It definitely does. Saint Bernards love to interact, play with, and please their humans, and their high intelligence means they can be taught countless tricks and commands.

It is worth noting that adult Saint Bernards are quite mellow too so they won’t always initiate the playtime themselves. However, they don’t just love to play and interact with people – they need to do so. Like other highly intelligent dog breeds, Saint Bernards need a lot of mental stimulation in the form of puzzle toys, playtime, and direct and frequent human interaction.

What does this mean, exactly?

In short, it means that leaving your Saint Bernard home alone for hours each day is not a good idea. Neglected Saint Bernards can easily become lethargic, depressed, and even disobedient and destructive toward your furniture. Separation anxiety is a problem for all highly intelligent and affectionate dog breeds and the Saint Bernard is no exception.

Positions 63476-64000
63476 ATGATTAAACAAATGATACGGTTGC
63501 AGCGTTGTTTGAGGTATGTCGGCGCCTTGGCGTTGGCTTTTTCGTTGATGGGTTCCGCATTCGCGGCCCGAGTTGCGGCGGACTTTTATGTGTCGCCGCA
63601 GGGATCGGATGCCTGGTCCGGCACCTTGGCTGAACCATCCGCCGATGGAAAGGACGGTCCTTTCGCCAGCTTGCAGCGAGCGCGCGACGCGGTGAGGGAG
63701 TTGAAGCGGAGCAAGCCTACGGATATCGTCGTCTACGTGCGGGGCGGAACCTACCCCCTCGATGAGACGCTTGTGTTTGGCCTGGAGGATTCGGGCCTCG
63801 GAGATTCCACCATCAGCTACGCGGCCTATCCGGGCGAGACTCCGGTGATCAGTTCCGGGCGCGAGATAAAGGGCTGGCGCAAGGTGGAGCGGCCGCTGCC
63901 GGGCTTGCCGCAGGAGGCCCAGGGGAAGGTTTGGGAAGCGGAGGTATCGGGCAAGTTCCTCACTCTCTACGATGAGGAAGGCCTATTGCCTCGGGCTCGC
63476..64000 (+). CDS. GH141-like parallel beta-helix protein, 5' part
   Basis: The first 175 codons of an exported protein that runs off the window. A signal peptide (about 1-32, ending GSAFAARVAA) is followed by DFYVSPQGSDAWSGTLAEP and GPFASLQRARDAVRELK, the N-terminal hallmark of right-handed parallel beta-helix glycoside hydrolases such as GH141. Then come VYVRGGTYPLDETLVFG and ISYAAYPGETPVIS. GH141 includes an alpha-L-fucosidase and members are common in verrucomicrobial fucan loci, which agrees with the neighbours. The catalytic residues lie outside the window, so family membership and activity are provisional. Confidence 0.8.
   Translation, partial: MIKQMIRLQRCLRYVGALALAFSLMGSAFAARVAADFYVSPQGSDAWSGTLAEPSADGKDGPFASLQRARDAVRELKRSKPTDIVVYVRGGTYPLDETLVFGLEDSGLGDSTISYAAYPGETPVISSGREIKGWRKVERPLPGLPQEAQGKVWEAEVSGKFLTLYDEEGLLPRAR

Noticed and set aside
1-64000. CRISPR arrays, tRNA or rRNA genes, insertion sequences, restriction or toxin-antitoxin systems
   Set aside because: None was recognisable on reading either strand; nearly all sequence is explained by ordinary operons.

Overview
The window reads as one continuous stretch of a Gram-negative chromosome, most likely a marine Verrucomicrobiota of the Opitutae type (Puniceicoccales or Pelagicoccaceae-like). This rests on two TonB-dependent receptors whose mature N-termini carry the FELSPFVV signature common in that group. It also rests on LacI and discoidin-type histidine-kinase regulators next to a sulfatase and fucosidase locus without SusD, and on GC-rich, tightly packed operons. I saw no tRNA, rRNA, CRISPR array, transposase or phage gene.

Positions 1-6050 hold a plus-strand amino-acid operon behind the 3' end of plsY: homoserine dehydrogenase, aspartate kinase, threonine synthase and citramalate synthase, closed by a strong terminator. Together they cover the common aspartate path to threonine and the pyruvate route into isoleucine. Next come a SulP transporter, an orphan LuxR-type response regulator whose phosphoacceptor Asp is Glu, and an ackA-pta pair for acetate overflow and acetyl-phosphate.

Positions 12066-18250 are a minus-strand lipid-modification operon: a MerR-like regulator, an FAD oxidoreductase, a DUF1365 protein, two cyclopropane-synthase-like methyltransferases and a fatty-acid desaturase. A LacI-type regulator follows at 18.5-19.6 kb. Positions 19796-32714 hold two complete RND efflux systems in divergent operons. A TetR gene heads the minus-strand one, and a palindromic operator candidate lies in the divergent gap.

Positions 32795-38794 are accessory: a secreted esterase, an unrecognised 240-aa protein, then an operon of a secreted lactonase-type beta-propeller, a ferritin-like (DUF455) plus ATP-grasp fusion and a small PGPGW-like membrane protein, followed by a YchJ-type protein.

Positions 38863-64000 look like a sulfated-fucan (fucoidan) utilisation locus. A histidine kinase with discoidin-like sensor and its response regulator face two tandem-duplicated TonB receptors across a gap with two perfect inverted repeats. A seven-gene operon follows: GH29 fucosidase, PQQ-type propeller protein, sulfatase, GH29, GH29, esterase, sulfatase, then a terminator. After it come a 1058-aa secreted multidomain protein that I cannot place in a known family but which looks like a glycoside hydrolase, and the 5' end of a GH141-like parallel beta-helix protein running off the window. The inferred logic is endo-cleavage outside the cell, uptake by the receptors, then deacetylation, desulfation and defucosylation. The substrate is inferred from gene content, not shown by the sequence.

There should either be someone home for the dog to interact with or you should hire a dog walker/sitter. Alternatively, you can consider getting a second pet too.

2. These giants are very easy to train – just take it slow and focus on positive reinforcement

Many highly intelligent dog breeds are difficult to train but that’s not the case with Saint Bernards. These dogs love to please and love to follow orders and perform tricks or complicated work tasks.

Like most dogs, Saint Bernards perform best with positive reinforcement. They take a bit of time to train as you’ll need to be slow and meticulous but the process itself is usually easy and smooth when you know what you’re doing.